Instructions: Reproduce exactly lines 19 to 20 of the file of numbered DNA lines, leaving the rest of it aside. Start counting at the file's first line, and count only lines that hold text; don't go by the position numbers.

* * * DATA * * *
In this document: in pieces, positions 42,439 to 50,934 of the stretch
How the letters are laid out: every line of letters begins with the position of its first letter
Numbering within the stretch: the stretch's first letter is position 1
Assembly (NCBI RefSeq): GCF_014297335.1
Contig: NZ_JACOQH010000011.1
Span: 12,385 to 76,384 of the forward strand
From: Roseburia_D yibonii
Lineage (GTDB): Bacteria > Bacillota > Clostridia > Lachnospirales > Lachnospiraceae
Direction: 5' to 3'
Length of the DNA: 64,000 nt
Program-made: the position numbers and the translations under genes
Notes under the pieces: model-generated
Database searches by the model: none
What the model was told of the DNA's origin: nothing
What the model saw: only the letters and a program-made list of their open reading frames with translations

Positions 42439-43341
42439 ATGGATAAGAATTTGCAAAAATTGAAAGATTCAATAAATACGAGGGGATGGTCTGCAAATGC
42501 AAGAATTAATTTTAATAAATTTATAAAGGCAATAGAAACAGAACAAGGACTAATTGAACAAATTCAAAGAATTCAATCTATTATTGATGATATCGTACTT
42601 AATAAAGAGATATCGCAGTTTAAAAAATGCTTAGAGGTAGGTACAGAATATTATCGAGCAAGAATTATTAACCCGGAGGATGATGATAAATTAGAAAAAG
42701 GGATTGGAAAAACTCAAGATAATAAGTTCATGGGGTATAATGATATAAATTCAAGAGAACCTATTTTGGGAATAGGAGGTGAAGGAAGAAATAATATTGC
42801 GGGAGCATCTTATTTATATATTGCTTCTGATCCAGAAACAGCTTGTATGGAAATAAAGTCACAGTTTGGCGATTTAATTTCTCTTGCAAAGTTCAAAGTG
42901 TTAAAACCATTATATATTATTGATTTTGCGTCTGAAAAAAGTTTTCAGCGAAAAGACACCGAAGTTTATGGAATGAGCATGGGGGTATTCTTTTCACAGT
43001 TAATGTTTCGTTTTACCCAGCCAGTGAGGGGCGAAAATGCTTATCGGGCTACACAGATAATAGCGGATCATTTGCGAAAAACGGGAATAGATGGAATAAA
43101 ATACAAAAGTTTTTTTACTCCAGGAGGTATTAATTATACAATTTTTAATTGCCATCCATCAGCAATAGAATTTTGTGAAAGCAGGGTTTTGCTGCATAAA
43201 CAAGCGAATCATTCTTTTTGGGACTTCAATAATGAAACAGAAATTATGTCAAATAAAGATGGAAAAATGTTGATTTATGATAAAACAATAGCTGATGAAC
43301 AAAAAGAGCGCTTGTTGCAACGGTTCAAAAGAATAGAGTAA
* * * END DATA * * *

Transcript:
42601 AATAAAGAGATATCGCAGTTTAAAAAATGCTTAGAGGTAGGTACAGAATATTATCGAGCAAGAATTATTAACCCGGAGGATGATGATAAATTAGAAAAAG
42701 GGATTGGAAAAACTCAAGATAATAAGTTCATGGGGTATAATGATATAAATTCAAGAGAACCTATTTTGGGAATAGGAGGTGAAGGAAGAAATAATATTGC